He was all of 12 years old, but he could talk. People started calling to book him for speaking engagements worth thousands of dollars apiece.
"My phone started ringing off the hook. People wanted to know, 'how did you start an investment club? How did you become a talk show host? Come speak to our old people's group, our young people's group. Here's a check. Here's another check and here's another check.'"
Gray concentrated on making money through projects that took advantage of what he knew best. He had enjoyed helping his grandmother cook. After watching her make syrup, he tried his own concoctions and flavors. Then he started a food company after first reading a book about marketing.
"I started just reading through the book and taking each chapter step by step on how to start a food company. I took what I had on the stove, poured it into a bottle. Sent it to a co-packer, and I tried to find mentors in the industry to teach me."
With the food company and other assets, Gray made his first million dollars by the age of 14.
Despite the fact that he actively promotes his success in creating wealth for himself and advising others, he is reluctant to quantify his own net worth.
"I have some change," he said. He declined to estimate the range of his worth.
"There is not a suit in my closet that I paid less than $1,000 for, but I properly invested my money. The businesses have been very, very successful."
His current interests include real estate brokerages and a foundation to teach business skills to young people. He is also the publisher of InnerCity Magazine, and has written a book called "Reallionaire." His picture is on a prepaid credit card.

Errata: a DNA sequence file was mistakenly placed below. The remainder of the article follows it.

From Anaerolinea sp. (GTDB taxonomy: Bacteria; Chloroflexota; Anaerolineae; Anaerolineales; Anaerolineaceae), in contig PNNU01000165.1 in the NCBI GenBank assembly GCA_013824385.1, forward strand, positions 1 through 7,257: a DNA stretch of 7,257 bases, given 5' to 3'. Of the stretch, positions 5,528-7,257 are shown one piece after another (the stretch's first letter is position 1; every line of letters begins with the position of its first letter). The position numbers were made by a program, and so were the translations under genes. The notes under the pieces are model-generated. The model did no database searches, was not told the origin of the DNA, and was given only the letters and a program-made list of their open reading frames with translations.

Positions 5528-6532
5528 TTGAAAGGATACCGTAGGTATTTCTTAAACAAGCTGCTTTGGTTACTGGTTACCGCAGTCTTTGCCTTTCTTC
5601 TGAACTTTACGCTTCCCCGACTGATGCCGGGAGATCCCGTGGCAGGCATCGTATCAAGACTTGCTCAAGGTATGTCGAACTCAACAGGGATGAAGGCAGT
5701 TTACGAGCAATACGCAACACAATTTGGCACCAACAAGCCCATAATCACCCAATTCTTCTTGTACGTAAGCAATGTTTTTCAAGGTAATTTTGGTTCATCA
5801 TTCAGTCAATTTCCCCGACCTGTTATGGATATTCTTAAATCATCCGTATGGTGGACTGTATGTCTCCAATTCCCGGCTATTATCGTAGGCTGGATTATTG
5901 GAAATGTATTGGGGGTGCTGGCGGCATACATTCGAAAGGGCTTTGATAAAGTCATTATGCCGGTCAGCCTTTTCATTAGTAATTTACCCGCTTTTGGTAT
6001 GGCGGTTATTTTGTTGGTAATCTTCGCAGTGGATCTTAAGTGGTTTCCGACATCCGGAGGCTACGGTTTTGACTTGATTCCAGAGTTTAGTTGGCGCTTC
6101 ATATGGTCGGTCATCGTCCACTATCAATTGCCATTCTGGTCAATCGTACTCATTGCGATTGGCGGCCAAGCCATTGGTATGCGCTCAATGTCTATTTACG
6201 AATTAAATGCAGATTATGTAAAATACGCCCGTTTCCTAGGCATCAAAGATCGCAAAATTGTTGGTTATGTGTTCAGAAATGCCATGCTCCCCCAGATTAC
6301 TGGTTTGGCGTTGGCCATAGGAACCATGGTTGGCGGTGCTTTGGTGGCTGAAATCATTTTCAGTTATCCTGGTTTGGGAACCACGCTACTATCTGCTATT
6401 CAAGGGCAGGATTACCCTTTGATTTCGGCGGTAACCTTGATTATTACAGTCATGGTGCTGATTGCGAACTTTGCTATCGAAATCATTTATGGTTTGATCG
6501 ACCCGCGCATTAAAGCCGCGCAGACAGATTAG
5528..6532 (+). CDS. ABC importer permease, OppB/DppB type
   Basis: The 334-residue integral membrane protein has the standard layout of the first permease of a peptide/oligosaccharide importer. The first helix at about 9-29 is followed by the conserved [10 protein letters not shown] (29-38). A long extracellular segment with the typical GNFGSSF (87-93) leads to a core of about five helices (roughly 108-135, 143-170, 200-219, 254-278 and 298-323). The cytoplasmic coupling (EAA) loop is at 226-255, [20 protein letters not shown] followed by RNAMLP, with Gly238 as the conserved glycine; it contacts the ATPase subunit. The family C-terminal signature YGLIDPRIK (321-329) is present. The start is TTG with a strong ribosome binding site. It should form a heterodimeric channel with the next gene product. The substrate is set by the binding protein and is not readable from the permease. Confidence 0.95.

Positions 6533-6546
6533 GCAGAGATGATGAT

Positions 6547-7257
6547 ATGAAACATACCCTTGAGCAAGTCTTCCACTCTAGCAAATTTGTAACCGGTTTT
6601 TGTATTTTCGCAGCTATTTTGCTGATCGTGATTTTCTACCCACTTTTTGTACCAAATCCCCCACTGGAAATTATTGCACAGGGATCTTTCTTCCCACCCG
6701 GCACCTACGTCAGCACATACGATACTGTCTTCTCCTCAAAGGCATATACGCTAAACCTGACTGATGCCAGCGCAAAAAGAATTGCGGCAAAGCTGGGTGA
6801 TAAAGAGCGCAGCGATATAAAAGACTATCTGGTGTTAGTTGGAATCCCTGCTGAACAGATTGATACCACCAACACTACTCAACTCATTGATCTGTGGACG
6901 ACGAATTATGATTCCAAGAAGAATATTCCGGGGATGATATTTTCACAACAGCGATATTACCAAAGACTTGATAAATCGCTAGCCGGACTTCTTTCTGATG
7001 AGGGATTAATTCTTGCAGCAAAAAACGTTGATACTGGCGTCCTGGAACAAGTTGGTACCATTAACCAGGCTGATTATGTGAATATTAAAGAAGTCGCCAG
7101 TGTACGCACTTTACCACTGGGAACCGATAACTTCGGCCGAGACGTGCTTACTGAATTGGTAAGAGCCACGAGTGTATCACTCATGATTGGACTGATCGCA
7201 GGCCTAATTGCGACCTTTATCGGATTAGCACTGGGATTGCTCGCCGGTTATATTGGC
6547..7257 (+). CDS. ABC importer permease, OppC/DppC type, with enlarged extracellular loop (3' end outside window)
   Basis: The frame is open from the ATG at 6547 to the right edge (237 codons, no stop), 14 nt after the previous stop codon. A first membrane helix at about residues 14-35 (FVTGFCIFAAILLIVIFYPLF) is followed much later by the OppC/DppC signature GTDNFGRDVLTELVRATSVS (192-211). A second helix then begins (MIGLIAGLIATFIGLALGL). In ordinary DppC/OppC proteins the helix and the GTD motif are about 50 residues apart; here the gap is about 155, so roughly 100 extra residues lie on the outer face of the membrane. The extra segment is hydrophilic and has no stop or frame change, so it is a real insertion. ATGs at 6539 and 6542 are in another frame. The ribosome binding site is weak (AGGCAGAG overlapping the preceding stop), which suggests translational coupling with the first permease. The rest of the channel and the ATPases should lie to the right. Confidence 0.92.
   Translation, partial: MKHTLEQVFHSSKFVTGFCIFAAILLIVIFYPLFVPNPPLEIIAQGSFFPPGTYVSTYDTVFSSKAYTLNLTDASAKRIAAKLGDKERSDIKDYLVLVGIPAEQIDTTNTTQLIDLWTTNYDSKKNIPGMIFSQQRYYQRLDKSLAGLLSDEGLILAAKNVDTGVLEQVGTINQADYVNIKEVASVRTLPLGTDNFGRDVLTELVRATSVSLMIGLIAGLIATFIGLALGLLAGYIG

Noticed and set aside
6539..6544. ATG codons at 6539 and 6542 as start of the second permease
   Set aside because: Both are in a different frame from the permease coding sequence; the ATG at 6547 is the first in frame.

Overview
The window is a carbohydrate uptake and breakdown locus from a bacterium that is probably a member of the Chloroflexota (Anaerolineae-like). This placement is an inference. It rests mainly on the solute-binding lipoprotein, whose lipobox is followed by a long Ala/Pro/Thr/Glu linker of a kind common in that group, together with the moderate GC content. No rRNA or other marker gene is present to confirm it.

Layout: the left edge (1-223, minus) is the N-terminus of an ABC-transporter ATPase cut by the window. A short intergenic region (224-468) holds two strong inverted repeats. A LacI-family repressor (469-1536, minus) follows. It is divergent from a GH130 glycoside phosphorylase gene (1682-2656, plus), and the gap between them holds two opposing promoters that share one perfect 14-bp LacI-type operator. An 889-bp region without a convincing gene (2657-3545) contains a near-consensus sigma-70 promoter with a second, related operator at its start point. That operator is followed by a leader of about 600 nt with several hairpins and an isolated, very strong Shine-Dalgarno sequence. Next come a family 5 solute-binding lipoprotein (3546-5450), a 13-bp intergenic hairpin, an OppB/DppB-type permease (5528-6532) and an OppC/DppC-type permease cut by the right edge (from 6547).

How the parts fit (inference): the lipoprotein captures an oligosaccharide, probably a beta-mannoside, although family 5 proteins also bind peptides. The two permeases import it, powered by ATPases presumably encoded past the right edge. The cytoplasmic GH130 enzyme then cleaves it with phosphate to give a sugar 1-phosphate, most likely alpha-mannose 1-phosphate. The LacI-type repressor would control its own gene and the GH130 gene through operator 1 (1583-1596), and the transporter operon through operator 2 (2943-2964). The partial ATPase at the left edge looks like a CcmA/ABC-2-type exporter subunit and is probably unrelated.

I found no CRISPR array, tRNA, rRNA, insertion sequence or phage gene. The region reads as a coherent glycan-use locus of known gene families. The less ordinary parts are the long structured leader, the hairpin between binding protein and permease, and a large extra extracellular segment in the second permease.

He received an honorary doctorate in April from Allen University in South Carolina.
He is, in short, a walking resumé who can also do 250 push-ups a day and says that comfort is the enemy of achievement. But he is also a human being who is in a race against time. Gray's sister, Greek, has leukemia. His latest undertaking is one he hopes will save her life. She needs a bone-marrow transplant. No one in the family is a match; and Gray -- who in typical fashion has done his homework -- is out campaigning to get African-Americans to sign up for the bone-marrow registry.
"People of color only make up 3 percent of the registry," Gray said. "But they make up a pretty large number of the 35,000 who are diagnosed with some form of blood cancer every year. I don't ever want anyone's family to go through what we're going through -- the pain, the suffering, the fact that I can't write a big check to cure my sister."
"Now he's taking on another huge responsibility," said Greek Gray. "I love him for it."
"I believe the two most important times in a person's life is when we were born and when we find out why we were born," said Gray. "And when we're able to find out why we were born, then we have found our area of excellence.
"Ask yourself three questions. First, what comes easy to me but harder to others? The second question is, what would you do for work for years and years and never have to get paid for it? And the third question is, how can you be of service and how can you give back? Because I always say, 'If you're here on Earth and you're not living on the edge, you're taking up too much room.'"